India and Bhutan will try to completely tide over last year’s acrimony over fuel subsidy during King of Bhutan Jigme Khesar Namgyel Wangchuck’s five-day official visit beginning Monday.
This is the King’s second visit to the country in the last 12 months. He had agreed to be the Chief Guest at last year’s Republic Day celebrations after the Ruler of Oman, Sultan Qaboos bin Said, pulled out citing previous engagements.
The Ministry of External Affairs (MEA) said he will be first foreign Head of State to stay at the renovated Dwarka suite in Rashtrapati Bhavan.
The King has been a frequent visitor to the country as he studied here. Monday’s visit — his first after Bhutan’s general elections — is at the invitation of President Pranab Mukherjee.
India had got drawn into a controversy over suspension of subsidy to Bhutan on some petroleum products between the first and second rounds of its elections. The subsequent hardship to people became an election issue and contributed to the defeat of the then Prime Minister, Jigme Thinley.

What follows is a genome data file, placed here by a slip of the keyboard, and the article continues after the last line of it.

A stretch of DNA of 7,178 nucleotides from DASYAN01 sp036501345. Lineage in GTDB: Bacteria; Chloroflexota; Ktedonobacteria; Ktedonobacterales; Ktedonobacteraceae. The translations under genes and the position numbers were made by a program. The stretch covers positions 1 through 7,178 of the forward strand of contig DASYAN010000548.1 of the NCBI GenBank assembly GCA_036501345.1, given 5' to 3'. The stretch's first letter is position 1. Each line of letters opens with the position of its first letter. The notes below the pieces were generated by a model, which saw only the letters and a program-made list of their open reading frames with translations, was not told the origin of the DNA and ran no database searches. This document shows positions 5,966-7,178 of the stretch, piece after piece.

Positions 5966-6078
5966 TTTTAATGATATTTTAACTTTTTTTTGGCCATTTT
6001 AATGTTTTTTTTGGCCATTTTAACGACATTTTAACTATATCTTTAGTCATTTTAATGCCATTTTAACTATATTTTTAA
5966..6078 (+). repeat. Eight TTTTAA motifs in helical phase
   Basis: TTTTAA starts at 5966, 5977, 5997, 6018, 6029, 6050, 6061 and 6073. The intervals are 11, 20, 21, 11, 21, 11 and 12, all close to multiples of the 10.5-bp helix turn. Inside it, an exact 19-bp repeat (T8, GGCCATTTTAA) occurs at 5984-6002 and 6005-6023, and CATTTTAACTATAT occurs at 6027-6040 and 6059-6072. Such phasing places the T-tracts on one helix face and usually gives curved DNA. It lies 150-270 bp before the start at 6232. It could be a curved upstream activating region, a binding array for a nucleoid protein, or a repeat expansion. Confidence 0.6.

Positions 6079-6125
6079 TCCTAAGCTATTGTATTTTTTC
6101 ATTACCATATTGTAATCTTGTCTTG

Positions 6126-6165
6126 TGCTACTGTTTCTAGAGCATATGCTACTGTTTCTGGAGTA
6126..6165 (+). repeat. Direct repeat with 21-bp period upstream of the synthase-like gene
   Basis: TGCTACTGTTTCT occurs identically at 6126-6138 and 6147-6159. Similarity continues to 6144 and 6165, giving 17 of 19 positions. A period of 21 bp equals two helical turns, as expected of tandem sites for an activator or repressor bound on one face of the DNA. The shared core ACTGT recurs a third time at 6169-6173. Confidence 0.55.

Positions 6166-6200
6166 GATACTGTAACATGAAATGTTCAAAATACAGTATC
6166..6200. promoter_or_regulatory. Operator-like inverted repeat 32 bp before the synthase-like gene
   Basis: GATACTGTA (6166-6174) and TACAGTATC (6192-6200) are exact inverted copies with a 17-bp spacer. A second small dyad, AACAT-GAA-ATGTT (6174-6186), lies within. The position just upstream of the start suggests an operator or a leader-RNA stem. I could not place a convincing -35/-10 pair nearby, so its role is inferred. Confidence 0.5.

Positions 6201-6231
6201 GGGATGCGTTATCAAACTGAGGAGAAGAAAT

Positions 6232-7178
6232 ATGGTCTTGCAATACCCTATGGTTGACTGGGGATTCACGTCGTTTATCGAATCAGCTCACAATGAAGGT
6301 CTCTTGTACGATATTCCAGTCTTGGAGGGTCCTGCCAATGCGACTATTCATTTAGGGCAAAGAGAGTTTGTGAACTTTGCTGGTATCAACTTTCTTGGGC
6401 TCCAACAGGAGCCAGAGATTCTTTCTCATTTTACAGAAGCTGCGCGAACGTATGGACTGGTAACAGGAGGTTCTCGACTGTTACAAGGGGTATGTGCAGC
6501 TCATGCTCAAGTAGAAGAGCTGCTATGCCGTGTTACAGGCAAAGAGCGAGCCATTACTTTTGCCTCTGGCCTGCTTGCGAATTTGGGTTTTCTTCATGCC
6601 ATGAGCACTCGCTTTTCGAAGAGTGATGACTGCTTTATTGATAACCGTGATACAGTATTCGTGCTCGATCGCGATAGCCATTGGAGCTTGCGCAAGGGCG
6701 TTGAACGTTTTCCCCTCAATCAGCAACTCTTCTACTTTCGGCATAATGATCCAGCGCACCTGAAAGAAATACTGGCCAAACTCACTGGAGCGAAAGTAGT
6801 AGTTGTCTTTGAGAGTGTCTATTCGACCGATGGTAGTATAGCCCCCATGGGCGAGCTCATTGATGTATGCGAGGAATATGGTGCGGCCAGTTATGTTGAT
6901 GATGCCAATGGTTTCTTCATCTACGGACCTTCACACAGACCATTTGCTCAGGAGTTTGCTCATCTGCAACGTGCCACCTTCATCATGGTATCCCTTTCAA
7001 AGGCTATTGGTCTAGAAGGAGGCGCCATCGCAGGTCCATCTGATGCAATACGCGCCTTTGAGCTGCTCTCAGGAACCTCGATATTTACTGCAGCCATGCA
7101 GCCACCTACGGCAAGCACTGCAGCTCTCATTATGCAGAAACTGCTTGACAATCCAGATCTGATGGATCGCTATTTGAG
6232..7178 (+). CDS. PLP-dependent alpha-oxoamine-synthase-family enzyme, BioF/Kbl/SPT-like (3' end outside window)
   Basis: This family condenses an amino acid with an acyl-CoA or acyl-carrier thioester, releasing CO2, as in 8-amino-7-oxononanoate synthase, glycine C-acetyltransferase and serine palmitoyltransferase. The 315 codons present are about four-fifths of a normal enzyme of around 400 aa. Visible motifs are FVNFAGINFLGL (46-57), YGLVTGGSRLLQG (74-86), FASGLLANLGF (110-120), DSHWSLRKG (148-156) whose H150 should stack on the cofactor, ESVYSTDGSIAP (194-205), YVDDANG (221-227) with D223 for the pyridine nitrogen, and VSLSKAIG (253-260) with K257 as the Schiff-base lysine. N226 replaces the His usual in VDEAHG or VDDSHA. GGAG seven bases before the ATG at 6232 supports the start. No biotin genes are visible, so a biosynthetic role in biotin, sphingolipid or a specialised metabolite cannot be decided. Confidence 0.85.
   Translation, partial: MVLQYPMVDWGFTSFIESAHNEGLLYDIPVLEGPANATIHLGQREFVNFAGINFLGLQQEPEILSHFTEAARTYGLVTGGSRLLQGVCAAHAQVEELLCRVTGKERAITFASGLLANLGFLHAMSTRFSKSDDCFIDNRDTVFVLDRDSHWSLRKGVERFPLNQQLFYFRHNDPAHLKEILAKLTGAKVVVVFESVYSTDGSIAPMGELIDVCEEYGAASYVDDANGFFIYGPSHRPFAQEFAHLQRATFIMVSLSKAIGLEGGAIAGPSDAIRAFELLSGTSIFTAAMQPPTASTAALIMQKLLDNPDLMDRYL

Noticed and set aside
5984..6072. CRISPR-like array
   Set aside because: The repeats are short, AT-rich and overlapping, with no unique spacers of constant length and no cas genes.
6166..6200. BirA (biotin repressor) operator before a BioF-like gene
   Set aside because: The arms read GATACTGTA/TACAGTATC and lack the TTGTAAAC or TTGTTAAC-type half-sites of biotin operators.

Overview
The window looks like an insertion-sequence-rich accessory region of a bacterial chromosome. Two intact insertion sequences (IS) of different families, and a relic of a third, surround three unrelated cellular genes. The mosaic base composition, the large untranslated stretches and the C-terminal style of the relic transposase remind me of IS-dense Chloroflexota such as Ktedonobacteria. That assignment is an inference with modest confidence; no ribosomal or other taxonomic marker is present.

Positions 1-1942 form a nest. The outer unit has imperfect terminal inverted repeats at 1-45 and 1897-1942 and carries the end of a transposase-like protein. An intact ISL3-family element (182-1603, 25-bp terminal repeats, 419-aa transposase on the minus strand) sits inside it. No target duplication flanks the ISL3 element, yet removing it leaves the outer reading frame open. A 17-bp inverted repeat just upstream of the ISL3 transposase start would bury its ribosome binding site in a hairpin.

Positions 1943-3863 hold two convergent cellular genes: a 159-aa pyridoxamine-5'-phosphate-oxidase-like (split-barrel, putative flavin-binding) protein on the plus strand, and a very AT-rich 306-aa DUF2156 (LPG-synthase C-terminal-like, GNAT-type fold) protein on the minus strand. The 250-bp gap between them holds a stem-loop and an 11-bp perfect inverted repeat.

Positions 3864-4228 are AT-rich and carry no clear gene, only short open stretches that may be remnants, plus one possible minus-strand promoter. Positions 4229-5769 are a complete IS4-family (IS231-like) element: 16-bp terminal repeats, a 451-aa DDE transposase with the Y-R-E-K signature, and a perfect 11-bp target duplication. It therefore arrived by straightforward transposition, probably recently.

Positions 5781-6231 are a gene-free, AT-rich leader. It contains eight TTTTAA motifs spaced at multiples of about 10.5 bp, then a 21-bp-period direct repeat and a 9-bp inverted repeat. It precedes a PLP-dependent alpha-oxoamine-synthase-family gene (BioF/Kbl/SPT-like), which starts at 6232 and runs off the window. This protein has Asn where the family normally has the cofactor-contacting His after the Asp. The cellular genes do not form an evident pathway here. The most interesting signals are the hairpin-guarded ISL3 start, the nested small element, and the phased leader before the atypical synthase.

Since then, India has been rapidly rebuilding its ties with Bhutan. Sujatha Singh, on her first visit to Thimphu last August after taking over as the Foreign Secretary, was joined by National Security Adviser Shivshankar Menon to give some heft to the first meeting with the new Prime Minister, Tshering Tobgay.
Significantly, the King’s delegation also includes the Foreign Minister, the Home Minister and the Economic Affairs Minister.
Apart from meeting his friends and acquaintances here, the King will interact with the top Indian leadership including the President, Vice-President Hamid Ansari, Prime Minister Manmohan Singh, UPA Chairperson Sonia Gandhi, Finance Minister P. Chidambaram, External Affairs Minister Salman Khurshid, Home Minister Sushilkumar Shinde, Leader of the Opposition Sushma Swaraj, the National Security Adviser and the Foreign Secretary.
“His visit will contribute to further strengthening the close relations between our two countries,” said an MEA news release.
India contributes a significant amount to Bhutan’s development expenditure and also helps it earn substantial revenue through the sale of electricity. India in turn is satisfied with Bhutan’s cooperation in checking the activities of insurgent groups trying to base themselves in southern Bhutan.